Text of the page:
Cape Canaveral: Two U.S. astronauts overcame an early equipment glitch to complete an abbreviated spacewalk outside the International Space Station on Friday, accomplishing all the major tasks initially planned for a longer excursion in four hours, NASA said.
Station commander Peggy Whitson and rookie flier Jack Fischer began what was expected to be a 6-1/2-hour spacewalk more than an hour late, after a cable supplying power and cooling water to Fischer`s spacesuit developed a leak.
The spacewalk was the 200th outing in support of station assembly and maintenance since construction of the $100 billion laboratory, which flies about 250 miles (400 km) above Earth, began in 1998.
Fischer ended up sharing Whitson`s spacesuit servicing system, which caused both to burn through their spacesuits` battery power faster than usual. That prompted the U.S. space agency to shorten the outing and assign the astronauts just one task.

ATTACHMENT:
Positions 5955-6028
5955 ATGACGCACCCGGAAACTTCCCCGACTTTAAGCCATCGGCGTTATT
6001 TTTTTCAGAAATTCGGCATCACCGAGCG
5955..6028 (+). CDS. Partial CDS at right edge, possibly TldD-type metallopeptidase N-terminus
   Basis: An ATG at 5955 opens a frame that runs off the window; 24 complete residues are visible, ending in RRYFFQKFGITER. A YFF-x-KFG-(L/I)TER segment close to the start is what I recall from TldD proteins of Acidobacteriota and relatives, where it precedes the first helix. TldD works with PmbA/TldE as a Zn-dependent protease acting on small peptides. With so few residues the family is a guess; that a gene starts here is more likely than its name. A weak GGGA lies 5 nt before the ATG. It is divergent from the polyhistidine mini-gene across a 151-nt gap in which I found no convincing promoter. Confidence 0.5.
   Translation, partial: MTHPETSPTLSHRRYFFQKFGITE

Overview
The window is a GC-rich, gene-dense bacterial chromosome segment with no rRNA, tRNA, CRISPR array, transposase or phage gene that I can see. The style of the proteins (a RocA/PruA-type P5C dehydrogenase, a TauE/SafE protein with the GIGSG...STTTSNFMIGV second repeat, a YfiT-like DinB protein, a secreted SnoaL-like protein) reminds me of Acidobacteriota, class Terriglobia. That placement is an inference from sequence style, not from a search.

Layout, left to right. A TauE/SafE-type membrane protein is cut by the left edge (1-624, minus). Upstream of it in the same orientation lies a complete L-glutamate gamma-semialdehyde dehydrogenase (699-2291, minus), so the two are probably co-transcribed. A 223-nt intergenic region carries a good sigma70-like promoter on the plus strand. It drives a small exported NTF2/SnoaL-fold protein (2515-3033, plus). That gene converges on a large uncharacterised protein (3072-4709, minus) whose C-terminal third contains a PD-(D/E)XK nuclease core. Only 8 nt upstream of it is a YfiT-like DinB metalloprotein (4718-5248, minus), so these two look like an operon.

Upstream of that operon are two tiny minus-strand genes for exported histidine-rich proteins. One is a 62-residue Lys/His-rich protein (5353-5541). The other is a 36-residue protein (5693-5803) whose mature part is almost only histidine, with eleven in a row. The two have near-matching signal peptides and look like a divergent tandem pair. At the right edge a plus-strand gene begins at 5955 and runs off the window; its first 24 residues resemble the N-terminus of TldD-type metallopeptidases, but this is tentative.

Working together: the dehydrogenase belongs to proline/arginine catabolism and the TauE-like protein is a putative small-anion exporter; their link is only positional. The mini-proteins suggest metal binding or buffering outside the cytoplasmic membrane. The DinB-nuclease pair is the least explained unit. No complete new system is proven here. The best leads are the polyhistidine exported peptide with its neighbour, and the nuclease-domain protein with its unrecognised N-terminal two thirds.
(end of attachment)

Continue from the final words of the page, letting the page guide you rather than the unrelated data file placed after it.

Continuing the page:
The pair breezed through their first priority, replacing a faulty, 200-pound (90 kg) electronics box that routes commands and data to experiments. With time to spare, they then tackled chores slated for the original spacewalk, including installing a cable to troubleshoot a cooling system problem with the station`s $2 billion dark matter detector, mission commentator Rob Navias said.
They also attached a debris shield onto an exposed docking port that is being prepared for commercial space taxis under development by Space Exploration Technologies, or SpaceX, and Boeing Co .
It was Fischer`s first spacewalk, and the ninth for Whitson, who last month broke the record for cumulative time in orbit by a U.S. astronaut.
"All of the major work has been accomplished," Navias said. "It`s been an highly successful spacewalk in spite of a somewhat uncertain beginning."